But why active-duty? Lawmakers question border deployments

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Photo credit Photo Courtesy of Customs and Border Protection
By Connecting Vets

When the Pentagon answered a request from the Department of Homeland Security and the White House last September to send troops to the southern border with Mexico, it sent active-duty troops. 

Now, as some active-duty forces can expect to be there well into 2019, lawmakers want to know why they were used and not National Guard or Reserve units. 

House Armed Services Committee Chairman Adam Smith (D-Wash.) said during a hearing on Tuesday focusing on the border mission that the use of active-duty troops—opposed to National Guard forces—“caught the attention of the committee” and went so far as to call the situation at the border a “perceived crisis.” 

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The Defense Department initially sent 5,900 active-duty troops from units based in the continental US, but that number has shrunk considerably since last fall, and today, some 2,300 troops are there. Under Secretary of Defense for Policy, John Rood told the House panel that additional deployments would continue through September 2019. 

The hearing fell along party lines with Republicans defending a robust military presence along the border, Rep. Mac Thornberry (R-Texas), the committee’s ranking member, suggesting that the deployments are “in-line and consistent with the sorts of things we’ve asked the military to do for a long, long time.” 

Pentagon officials pointed out that forces currently there are providing construction, such as putting up concertina wire, intelligence, aviation, and logistical support. Vice Adm. Michael Gilday, director of operations for the Joint Staff, said that military personnel set in place 70-miles of concertina wire so far, which “allowed (US Customs and Border Protection), we believe, to spread their manpower between points of entry.”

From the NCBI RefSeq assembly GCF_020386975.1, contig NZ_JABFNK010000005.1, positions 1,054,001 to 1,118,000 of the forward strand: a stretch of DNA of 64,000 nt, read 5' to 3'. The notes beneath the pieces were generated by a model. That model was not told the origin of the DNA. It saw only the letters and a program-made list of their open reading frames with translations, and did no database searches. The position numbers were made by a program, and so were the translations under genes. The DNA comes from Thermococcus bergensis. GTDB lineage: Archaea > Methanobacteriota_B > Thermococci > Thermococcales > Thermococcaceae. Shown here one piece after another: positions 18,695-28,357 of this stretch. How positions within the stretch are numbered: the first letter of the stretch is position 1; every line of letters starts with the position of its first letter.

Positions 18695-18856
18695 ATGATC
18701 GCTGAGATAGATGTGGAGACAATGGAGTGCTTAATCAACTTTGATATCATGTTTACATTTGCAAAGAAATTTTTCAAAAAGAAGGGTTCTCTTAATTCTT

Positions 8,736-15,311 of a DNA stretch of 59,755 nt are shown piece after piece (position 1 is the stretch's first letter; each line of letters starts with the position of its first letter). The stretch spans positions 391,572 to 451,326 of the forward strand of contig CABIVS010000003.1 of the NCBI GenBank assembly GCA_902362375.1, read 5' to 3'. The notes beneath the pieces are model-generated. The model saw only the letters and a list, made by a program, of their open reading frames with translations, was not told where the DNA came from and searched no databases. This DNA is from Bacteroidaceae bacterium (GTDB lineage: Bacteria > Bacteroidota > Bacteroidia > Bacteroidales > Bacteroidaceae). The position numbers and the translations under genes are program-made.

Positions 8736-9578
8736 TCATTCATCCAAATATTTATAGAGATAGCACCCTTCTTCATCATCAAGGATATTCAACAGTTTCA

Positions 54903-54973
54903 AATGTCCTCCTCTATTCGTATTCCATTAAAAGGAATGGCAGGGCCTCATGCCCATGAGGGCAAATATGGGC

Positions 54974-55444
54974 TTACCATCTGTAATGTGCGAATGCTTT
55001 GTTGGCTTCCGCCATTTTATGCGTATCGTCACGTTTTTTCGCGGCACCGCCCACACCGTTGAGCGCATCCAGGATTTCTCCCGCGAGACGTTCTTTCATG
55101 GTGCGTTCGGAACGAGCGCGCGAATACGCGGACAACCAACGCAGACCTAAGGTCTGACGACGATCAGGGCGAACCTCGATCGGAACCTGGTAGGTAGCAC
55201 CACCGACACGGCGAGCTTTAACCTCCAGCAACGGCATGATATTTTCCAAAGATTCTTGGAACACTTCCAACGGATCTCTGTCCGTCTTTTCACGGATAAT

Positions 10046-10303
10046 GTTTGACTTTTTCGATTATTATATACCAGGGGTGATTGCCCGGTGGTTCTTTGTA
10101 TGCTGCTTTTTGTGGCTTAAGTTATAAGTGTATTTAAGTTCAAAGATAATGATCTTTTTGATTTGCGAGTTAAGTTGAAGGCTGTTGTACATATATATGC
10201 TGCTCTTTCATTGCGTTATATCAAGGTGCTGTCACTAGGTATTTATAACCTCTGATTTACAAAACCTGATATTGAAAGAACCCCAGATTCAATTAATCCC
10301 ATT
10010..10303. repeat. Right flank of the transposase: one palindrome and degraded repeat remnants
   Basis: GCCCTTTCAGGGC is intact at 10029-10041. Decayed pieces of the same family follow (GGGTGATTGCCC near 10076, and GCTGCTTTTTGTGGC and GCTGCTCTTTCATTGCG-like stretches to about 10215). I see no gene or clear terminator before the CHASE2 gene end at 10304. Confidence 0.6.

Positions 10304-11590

However, Smith and other Democrats on the committee questioned why contrary to what has been done in the past National Guard units were not selected. Specifically, they worried about the effect the deployment has on overall unit readiness. 

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Thornberry defended the Department and administration saying when these decisions were made last fall, there were thousands of migrants from Central America “massing” and officials wanted forces that could deploy at a moment’s notice. 

The caravan of immigrants was estimated to be near 10,000, but by the time they reached the US border, the numbers dwindled, and immigrants were dealt with by border security at legal points of entry. 

Gilday added that the first units arrived at the border a week after the request was made. 

Still, questions were raised about how the ongoing deployments to the border impact the Pentagon’s other priorities. The units there are rotated out every six to eight weeks, and Gilday said several have already missed or will miss some lower-level training opportunities. 

“But we believe we can replace that,” he said.  

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